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Prescription Medicine (cont.)

Buying Prescription Drugs Online

Purchasing prescription drugs from legitimate online pharmacies is safe, convenient, private, and may provide cost savings. However, consumers should be aware of fraudulent websites. Some of these websites are not legitimate online pharmacies and do not observe laws that protect consumers from use of inappropriate or unsafe drugs. Some fraudulent websites offer prescription medications without a prescription or provide fake medications or even expired medications. Consumers can protect themselves from buying medications from fraudulent websites by using the following recommendations:

  • Only use state licensed pharmacies. Check for a list of state boards of pharmacy. A state's board of pharmacy will tell you which online pharmacies are licensed.
  • Use pharmacies that have the Verified Internet Pharmacy Practice Site Seal (VIPPS Seal). These sites have been certified by the National Association of Boards of Pharmacy (NABP). For more information visit
  • Use online pharmacies that have a licensed pharmacist on staff to answer your questions.
  • Avoid all pharmacies that sell prescription drugs without a prescription from your doctor.

Keeping Prescription Medications Safe at Home

At home, make sure the medication is stored away appropriately. The best place is dry, dark, and not too hot. If there are children in the house, or if children come over to visit from time to time, make sure that all bottles are locked up, usually in a high secure location where children cannot get them.

Some people who take many medications find it convenient to put all their pills for the week into little 7-day boxes made just for this convenience purpose (these are readily available at any pharmacy). Once this pill distribution is done, there are a few rules regarding prescription drugs that still need to be followed:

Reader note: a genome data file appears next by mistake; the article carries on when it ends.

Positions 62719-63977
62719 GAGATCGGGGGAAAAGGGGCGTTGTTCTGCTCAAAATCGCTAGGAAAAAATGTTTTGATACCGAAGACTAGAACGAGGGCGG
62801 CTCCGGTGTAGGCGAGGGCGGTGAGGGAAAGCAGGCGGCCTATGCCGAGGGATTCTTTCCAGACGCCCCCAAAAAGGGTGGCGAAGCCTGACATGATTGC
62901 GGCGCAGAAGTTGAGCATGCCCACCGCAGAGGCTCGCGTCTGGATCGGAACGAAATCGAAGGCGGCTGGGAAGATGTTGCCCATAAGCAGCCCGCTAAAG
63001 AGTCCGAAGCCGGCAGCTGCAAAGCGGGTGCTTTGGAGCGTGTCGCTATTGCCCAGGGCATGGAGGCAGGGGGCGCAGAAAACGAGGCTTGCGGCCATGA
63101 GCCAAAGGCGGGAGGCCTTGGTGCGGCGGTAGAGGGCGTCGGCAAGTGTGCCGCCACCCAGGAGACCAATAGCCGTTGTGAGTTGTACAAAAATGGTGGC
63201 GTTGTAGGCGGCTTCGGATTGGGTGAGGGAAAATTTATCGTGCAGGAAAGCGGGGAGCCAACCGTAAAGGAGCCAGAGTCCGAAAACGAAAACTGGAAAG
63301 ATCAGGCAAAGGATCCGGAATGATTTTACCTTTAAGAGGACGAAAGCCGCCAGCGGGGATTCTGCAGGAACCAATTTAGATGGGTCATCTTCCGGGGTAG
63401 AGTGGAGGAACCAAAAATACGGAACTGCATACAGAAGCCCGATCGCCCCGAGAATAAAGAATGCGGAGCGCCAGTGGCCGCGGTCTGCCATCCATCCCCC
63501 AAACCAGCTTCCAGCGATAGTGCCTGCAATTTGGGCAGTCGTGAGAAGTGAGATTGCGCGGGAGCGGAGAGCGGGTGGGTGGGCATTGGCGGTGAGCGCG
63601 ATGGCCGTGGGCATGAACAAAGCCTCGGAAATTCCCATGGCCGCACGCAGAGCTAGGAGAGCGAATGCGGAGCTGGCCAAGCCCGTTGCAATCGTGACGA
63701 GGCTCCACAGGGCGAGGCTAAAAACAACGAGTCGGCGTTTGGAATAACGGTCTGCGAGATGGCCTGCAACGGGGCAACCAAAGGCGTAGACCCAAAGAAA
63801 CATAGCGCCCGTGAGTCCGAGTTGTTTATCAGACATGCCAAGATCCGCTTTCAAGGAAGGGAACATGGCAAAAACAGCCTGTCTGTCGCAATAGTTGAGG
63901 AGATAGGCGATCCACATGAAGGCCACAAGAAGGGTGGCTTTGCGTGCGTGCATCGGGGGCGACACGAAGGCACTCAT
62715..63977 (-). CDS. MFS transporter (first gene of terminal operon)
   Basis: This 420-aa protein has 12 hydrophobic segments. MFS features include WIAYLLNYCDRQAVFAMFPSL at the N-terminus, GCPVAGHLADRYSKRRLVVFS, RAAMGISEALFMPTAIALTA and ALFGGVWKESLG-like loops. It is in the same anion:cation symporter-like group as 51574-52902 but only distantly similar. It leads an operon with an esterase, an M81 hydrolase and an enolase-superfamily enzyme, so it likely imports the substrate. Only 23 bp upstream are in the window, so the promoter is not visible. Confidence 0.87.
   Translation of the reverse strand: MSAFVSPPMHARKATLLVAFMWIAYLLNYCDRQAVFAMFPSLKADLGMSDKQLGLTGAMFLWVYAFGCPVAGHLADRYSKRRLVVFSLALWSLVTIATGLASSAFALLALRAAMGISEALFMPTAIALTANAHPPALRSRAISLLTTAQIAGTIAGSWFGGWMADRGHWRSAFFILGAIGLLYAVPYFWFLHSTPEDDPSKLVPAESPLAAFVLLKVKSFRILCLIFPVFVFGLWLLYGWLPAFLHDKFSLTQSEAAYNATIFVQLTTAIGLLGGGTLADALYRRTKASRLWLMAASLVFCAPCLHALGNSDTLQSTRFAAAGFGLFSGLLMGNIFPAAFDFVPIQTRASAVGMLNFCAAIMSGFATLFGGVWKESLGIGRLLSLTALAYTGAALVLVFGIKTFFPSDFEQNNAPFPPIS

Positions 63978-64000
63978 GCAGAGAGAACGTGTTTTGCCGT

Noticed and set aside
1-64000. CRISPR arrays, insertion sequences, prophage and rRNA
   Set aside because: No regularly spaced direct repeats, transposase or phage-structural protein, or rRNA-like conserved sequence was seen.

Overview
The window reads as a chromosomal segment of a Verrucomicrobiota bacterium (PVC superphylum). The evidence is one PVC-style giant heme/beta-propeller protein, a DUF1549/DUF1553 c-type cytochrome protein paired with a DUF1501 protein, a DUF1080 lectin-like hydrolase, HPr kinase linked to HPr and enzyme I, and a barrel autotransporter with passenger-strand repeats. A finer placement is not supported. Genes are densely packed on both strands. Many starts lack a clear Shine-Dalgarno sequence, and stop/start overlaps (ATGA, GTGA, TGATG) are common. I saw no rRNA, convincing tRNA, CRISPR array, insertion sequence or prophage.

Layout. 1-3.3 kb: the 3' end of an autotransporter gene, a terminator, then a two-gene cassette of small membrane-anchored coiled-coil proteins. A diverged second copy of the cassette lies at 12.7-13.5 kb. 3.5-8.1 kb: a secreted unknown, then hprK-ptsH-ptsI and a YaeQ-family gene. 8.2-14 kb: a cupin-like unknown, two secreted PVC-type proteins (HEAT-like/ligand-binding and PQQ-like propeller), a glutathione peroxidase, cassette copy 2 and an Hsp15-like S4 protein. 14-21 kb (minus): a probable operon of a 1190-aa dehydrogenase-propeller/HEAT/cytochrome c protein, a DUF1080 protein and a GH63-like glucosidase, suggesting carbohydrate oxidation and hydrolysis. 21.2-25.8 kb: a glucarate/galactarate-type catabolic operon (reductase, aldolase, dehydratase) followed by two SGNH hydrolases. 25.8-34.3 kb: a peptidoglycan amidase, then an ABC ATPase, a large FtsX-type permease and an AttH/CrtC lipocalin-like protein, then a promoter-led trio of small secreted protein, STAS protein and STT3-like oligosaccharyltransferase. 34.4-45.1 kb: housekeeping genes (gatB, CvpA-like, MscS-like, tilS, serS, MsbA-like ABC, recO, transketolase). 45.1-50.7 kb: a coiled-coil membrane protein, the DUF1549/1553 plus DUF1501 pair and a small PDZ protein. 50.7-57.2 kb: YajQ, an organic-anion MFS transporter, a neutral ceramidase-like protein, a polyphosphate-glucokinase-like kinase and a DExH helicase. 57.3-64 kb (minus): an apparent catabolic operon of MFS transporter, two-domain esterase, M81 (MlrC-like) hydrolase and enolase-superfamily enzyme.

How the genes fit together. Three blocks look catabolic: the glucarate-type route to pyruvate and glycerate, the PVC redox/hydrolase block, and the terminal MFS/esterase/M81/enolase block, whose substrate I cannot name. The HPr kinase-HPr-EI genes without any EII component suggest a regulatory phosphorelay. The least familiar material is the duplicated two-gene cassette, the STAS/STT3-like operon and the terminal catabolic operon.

• For many medications, especially antibiotics, patients need to finish the whole bottle, even if they feel better. Take all your medications as the healthcare professional has prescribed, or the patient may end up back at the pracitioner's for a second round of medication.
  • Some drugs are prescribed to treat ongoing conditions and will need to be continued beyond the month's supply generally given to you by the pharmacy. Be proactive and call your pharmacy a few days in advance so that your prescriptions can be filled and waiting for you when you need them. An easy general rule to follow is that when about 2/3 of the medicine is used, it is time to refill. Pharmacies can also tell when refills will run out so that you can make arrangements with the health care practitioner for either more refills or a reevaluation; some pharmacies have the ability to send refill notices to patients via email, phone, fax, and other methods. People are urged to simply ask what services are available to help them with their prescription medications.
  • If a person experiences a side effect of their medication, they should call their health care practitioner promptly.
  • Don't stop taking medications unless the patient's health care practitioner is first consulted to determine that stopping the medication is safe for the patient to do.
  • Don't take other people's medications, and don't let others take any of your medication.
  • Don't resume taking an old medication, even for the same symptoms, unless you have discussed it with your doctor first.
  • Periodically clean out the medicine cabinet. Check expiration dates. If there is no expiration date on a bottle, call the pharmacy to find out what to do. If medicine in a bottle or elsewhere cannot be identified, dispose of it. The best way to dispose of unused medications is to return them to a pharmacist.
Medically Reviewed by a Doctor on 5/11/2016

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